How Botulinum toxin can help to prevent scars
If a patient has suffered a cut on their eyelid or their face as a result of surgery or trauma, a scar develops that may appear unsightly by becoming raised and broad. The final scar is more likely to be unacceptable if the incision runs against natural skin tension lines or crosses cosmetic boundaries between thin and thick skin or across creases.
Although scars can be treated surgically by Z or Y-plasties, by subcision, by intralesional injection of steroid and, of course, application of silicone gel, there is a new adjunctive treatment on the block, which is Botulinum toxin. The use of Botulinum toxin A is best recommended from about one to two weeks after surgery, particularly in periorbital eyelid reconstruction post-trauma or post-tumour excision reconstruction.
A small amount of Botox, approximately five units, or with Dysport approximately 20 units, is more than adequate to treat the area but has to be used very carefully so as not to compromise the deep musculature activity – this is because it could cause an adverse effect on function such as the development of eyelid ptosis.
The result is that the Botulinum toxin not only reduces the muscle activity that can contribute to adverse pressure vectors on the healing wound, but it also has an inhibitory effect on the fibroblasts. The fibroblast inhibitory effect of Botulinum toxin, therefore, adds to a potentially better outcome following eyelid surgery or trauma or scar revision.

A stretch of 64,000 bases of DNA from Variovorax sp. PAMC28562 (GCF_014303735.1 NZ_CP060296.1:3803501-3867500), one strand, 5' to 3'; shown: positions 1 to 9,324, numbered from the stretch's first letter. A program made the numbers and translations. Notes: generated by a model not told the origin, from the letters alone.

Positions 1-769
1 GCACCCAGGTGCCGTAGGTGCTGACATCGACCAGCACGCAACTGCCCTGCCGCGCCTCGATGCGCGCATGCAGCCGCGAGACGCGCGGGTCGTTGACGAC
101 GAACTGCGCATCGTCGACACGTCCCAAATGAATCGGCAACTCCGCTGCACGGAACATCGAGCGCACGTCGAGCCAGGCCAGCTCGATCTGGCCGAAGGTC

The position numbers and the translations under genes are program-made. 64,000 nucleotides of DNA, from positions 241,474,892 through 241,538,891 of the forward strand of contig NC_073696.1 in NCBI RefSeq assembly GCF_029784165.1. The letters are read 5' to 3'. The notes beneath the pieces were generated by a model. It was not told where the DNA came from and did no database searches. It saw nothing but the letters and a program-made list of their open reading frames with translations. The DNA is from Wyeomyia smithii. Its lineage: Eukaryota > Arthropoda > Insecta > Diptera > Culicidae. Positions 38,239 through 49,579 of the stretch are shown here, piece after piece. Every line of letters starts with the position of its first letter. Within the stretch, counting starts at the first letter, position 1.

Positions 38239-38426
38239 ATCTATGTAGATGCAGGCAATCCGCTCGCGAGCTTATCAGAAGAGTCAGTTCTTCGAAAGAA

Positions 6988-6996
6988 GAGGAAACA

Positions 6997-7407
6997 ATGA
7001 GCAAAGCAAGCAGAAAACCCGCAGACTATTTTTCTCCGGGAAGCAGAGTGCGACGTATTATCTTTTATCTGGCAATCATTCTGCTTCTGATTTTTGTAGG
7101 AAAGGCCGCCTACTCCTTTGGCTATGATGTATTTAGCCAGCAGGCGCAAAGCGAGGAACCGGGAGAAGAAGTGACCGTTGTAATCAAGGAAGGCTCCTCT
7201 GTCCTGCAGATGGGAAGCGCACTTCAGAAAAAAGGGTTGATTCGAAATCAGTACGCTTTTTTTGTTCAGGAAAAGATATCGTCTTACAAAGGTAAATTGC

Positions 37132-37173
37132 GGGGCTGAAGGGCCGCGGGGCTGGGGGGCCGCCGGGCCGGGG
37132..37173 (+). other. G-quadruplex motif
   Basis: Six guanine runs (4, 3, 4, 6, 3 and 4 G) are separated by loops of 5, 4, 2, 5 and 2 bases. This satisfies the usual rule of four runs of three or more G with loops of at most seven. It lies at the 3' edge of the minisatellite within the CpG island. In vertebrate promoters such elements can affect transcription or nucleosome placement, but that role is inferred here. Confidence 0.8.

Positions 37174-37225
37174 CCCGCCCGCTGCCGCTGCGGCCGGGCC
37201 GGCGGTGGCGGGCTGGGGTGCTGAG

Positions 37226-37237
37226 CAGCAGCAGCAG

There is now a lot of evidence to show that Botulinum toxin has a prophylactic role in the prevention of scars, not just a treatment role once the scar has formed.
At Clinica London, Jane Olver is the oculoplastic reconstructive surgeon for the periorbital area and face, and Jennifer Crawley is the dermatologist who also works on the face and other parts of the body, excising skin cancers and treating keloid scars.
We can both offer Botulinum toxin treatment for scars, depending on where a cut or developing or developed scar is, as an adjunct to other therapies.